[Skip to Navigation]
Article
April 1941

SYMPTOMS OF GASTROINTESTINAL ORIGIN IN THE EAR, NOSE AND THROAT

Arch Otolaryngol. 1941;33(4):592-599. doi:10.1001/archotol.1941.00660030600008
Abstract

Every practitioner of otorhinolaryngology is from time to time confronted by cases in which the causation is so obscure that diagnosis presents seemingly insurmountable difficulty. When all organic causes have been eliminated and treatment of the organs involved has not given satisfactory results, the possibility of allergic complications should always be considered. Particularly should the clinician confronted with irritability or actual disturbance of function in the ear, nose or throat consider the possibility of gastrointestinal disturbance as the chief etiologic factor. Interference with the physiologic function of the gastrointestinal tract frequently sets up a toxic condition in the lower part of the bowel which causes it to become a reservoir for infection, later to be conveyed by the lymphatic and vascular systems to distant parts of the body. An intimate relation exists between the gastrointestinal tract and the ear, nose and throat, which makes such infection peculiarly apt to find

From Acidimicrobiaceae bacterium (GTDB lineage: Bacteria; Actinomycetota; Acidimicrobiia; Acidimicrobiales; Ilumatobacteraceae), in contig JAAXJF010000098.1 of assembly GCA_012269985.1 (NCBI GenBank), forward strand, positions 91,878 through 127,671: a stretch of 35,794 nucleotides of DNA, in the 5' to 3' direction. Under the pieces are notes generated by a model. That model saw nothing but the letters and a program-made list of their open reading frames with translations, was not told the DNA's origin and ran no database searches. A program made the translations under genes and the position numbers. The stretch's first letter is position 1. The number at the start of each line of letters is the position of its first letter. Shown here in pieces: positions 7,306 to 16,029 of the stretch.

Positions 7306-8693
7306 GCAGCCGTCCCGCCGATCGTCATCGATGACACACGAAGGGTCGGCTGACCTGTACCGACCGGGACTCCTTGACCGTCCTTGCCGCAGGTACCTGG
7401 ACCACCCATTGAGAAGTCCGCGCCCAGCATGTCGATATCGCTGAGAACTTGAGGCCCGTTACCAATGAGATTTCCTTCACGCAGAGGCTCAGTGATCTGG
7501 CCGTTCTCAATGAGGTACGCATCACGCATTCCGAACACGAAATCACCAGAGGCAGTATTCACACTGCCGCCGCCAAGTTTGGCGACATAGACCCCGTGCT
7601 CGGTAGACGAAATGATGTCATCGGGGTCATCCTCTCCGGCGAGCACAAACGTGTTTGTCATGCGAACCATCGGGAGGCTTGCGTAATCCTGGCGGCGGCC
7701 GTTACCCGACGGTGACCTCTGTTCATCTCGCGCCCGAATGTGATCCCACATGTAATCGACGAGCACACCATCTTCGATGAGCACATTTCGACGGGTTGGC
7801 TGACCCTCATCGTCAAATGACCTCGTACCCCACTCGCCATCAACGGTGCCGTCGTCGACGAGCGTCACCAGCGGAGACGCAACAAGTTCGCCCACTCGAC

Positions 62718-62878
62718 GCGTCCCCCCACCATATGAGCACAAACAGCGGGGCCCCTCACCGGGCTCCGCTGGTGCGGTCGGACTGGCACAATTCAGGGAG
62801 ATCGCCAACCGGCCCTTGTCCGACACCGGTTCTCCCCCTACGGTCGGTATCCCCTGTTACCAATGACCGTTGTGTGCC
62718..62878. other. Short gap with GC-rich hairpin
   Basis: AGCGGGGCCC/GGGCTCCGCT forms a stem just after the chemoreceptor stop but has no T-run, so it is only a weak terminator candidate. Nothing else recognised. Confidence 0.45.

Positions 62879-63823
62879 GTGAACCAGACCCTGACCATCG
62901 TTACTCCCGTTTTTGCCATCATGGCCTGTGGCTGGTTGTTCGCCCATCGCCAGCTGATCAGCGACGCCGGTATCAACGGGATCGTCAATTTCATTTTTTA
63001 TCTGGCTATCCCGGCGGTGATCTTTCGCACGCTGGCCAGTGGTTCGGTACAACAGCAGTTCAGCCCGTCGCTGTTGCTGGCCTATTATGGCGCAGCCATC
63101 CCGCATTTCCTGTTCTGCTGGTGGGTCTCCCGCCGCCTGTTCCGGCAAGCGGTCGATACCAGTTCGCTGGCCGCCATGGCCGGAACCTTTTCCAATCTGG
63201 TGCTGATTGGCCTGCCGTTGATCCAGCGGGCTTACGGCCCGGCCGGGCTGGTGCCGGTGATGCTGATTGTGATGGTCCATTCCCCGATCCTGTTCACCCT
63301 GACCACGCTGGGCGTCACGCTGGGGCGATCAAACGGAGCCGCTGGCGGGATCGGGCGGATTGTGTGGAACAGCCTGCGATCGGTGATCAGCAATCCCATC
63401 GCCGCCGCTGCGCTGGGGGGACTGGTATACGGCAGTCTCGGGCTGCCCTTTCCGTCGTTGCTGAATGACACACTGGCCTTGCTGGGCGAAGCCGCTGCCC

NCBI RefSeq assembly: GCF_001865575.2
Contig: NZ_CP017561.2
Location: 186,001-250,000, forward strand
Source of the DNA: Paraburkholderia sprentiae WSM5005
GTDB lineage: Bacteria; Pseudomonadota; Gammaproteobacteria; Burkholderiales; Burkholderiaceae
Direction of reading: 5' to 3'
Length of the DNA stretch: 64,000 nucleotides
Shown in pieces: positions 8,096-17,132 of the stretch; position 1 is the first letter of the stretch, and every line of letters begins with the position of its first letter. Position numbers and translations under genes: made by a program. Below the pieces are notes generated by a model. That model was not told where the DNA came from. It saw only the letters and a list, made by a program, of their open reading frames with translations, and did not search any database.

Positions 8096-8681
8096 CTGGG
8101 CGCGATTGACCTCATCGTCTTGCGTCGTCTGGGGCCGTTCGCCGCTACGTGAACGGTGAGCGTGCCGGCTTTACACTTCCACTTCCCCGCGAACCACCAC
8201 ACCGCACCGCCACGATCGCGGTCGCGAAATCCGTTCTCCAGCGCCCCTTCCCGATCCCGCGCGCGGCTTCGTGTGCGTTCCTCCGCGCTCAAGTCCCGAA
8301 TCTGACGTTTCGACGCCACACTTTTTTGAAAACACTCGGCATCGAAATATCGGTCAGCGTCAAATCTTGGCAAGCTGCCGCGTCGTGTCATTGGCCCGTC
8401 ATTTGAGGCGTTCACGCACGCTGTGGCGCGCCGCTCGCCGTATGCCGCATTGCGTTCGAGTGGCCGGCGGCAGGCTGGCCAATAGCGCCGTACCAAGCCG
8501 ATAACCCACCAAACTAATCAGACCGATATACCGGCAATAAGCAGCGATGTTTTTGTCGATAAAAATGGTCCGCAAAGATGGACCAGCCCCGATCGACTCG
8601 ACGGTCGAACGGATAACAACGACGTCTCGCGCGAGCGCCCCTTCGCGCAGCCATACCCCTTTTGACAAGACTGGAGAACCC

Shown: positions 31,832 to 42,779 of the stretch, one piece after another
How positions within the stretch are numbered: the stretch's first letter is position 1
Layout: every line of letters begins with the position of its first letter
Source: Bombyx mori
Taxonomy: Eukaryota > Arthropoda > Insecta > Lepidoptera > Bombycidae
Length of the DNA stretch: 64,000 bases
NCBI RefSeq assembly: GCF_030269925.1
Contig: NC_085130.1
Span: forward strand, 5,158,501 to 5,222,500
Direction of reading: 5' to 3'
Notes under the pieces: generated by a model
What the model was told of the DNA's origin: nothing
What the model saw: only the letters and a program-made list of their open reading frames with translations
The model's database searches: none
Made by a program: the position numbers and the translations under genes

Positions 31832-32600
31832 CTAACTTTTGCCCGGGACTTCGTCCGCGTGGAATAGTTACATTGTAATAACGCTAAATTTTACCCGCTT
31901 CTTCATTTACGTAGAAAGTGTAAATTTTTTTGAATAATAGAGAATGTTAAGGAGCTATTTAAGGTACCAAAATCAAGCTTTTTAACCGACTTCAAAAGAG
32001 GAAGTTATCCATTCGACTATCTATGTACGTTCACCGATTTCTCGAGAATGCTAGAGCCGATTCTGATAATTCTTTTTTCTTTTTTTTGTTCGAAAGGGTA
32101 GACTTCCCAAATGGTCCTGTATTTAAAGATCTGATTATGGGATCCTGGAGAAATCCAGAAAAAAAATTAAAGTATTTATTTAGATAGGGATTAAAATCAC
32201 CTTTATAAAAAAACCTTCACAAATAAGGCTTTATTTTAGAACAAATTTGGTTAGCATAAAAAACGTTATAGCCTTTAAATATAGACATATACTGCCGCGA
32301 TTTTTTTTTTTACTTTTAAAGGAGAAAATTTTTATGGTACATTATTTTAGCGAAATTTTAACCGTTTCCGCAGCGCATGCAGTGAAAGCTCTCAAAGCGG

×